The Springfield City Council voted Monday to impose new regulations on payday lenders whose high interest rates can create a “debt trap” for desperate borrowers after years of debate.
Among the list of features had been an idea to impose $5,000 licensing that is annual susceptible to voter approval in August, that will go toward enforcing the town’s guidelines, assisting individuals with debt and supplying options to short-term loans.
But Republican lawmakers in Jefferson City might have other tips.
For action earlier in the day Monday, Rep. Curtis Trent, R-Springfield, added language up to a banking bill that solicitors, advocates and town leaders state would shield a wide range of payday loan providers from charges focusing on their industry.
The balance passed the home that time and cruised through the Senate the second. Every Greene County lawmaker in attendance voted in benefit except House Minority Leader Crystal Quade, D-Springfield. It is now on Gov. Mike Parson’s desk for final approval.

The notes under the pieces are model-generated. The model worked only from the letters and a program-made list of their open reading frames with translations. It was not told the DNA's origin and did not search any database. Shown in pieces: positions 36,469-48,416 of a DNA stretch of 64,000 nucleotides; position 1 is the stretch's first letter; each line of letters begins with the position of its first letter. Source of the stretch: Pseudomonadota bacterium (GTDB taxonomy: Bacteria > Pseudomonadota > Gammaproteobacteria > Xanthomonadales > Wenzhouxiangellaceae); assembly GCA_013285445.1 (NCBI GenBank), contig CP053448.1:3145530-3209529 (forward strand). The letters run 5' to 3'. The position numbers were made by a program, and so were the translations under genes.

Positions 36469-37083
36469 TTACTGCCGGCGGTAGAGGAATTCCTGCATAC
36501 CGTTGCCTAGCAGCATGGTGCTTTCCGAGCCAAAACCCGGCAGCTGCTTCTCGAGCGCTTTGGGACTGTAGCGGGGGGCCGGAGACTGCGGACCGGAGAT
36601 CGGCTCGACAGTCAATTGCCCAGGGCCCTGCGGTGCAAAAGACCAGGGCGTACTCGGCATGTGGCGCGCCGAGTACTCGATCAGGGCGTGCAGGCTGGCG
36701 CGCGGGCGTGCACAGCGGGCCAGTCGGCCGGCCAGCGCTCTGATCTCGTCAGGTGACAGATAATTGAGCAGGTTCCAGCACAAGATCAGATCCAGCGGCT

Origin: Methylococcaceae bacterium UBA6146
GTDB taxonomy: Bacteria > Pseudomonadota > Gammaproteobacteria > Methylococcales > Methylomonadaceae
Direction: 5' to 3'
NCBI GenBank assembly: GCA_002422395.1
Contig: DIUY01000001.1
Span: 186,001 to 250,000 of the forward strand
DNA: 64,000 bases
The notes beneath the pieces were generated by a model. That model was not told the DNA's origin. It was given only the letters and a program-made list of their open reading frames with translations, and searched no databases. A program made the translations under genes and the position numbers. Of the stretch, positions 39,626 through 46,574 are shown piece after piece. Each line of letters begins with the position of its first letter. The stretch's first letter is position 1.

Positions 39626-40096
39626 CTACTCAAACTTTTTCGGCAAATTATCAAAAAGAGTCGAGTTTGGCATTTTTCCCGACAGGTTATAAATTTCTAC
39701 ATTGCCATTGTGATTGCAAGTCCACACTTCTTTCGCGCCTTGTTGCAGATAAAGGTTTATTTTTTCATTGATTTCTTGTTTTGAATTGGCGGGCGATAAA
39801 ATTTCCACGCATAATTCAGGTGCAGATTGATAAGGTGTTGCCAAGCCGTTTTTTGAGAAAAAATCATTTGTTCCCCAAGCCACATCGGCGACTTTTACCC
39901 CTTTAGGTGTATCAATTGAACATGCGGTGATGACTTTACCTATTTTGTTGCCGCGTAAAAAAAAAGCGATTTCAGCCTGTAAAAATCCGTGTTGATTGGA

Trent’s language particularly claims neighborhood governments aren’t permitted to impose costs on “conventional installment loan lenders” if the charges are not essential of other finance institutions controlled because of the state, including chartered banking institutions.
Curtis Trent (picture: file picture)
Trent along with other Republican lawmakers said which had nothing in connection with payday lenders, arguing that “conventional installment loan companies” are very different. (more…)